Category:Logic – RationalWiki

Category:Logic – RationalWiki.


You thought, Web 2.0 was a good idea?

I am not so sure any longer. After reading the study here.

Simply including an ad hominem attack in a reader comment was enough to make study participants think the downside of the reported technology was greater than they’d previously thought.

Perhaps users get used to bad arguing and this effect diminishes over time. I won’t hold my breath.

Until then the trolls will yield more power than you thought.

Experiences with glass ceilings

There are some phrases you hear so often that you develop an automatic mental reaction. For “there is a glass ceiling” my automatic reaction for the last year was “yeah, more like a warm tub.”

Reading about this attempt to build an all-female company I wonder if there actually is a glass ceiling and a perfectly good and rational reason for it.

No matter how bad boys have it, girls somehow have it a lot worse

ILO published a report on child labour. On page 21 you find this rhetorical same-same:

Hazardous work by sex
For the 5-17 years age group as a whole, boys account for nearly two-thirds of all children in hazardous work. This pattern, however, is again driven entirely by older children in the 15-17 years age group, in which boys account for 81 per cent of all children in hazardous work (and in child labour). Among younger children, the gender pattern is in fact the opposite: the number of girls in hazardous work is greater than that of boys, and by a considerable margin. For 5-11 yearolds, girls account for 58 per cent of all children in hazardous work, outnumbering boys by 2.8 million. For 12-14 year-olds, girls account for 56 per cent of all children in hazardous work and outnumber boys by 2.3 million. It is also worth recalling again that hazardous household chores, which are likely predominantly performed by girls, are not reflected in these figures.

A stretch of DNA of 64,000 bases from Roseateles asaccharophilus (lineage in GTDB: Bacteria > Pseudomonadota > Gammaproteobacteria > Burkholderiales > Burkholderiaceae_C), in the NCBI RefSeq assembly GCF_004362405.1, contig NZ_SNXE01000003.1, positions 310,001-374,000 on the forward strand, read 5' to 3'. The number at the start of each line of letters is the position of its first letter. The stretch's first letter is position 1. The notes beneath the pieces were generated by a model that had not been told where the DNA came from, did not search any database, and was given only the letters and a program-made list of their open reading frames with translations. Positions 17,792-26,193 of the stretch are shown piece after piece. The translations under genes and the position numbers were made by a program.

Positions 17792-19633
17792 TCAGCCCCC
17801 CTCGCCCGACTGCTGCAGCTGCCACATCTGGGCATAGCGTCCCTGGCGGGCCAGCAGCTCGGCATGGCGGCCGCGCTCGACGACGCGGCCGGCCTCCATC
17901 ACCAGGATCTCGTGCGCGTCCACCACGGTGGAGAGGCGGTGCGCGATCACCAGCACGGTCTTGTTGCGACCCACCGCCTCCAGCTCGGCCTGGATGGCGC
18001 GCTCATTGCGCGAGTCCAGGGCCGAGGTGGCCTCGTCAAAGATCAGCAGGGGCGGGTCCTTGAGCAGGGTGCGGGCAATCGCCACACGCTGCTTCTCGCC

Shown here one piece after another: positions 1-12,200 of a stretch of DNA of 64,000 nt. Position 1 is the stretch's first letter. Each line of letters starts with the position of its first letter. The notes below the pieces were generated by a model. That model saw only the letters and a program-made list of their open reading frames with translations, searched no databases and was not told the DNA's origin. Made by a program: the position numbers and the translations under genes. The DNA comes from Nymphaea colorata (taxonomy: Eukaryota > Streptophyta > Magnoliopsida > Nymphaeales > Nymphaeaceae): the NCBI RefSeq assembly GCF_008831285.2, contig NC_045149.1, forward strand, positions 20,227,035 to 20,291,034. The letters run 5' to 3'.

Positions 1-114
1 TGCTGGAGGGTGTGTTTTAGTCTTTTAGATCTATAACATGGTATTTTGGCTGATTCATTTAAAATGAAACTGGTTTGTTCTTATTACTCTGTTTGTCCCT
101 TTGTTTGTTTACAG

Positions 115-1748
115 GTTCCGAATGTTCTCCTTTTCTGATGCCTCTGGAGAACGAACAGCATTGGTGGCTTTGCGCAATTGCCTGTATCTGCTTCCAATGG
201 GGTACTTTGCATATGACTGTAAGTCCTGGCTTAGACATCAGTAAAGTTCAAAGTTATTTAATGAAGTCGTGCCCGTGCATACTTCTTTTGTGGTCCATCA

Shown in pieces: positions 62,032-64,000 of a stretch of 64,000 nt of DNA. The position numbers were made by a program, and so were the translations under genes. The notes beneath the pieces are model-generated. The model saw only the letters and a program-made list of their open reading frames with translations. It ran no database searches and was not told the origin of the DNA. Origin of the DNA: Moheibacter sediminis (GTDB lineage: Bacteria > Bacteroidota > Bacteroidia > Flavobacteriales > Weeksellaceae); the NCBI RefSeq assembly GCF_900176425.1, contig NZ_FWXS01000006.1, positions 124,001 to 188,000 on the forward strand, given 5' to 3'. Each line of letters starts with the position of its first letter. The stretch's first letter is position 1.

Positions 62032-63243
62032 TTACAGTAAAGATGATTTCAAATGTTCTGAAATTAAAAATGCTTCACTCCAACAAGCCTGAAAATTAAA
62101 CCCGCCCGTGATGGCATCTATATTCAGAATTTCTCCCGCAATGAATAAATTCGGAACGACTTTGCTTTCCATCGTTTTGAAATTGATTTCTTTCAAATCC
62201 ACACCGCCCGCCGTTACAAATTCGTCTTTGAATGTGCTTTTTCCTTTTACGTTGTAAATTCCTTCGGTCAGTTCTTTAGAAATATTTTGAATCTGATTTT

In other words: 15% difference in total and 31% difference in one age group, yeah, yeah, OK, that’s not good, but want to see something REALLY bad? Here: 6% in that age group and here: 8% (EIGHT percent) in that age group!! That’s bad!
And if that’s not bad enough, there are some other unkown things that are pretty bad as well.


The distribution over age is as follows:

Children aged 15-17 years account for 55 per cent (47.5 million) of all children in hazardous work, while 12-14 year-olds account for 23 per cent (19.3 million) and 5-11 year-olds account for 22 per cent (18.5 million).

The definition of “hazardous” is rather vague:

(d) work which, by its nature or the circumstances in which it is carried out, is likely to harm the health, safety or morals of children.


(3) In determining the types of work referred to under Article 3(d) of the Convention, and in identifying where they exist, consideration should be given, inter alia, to:
(a) work which exposes children to physical, psychological or sexual abuse;
(b) work underground, under water, at dangerous heights or in confined spaces;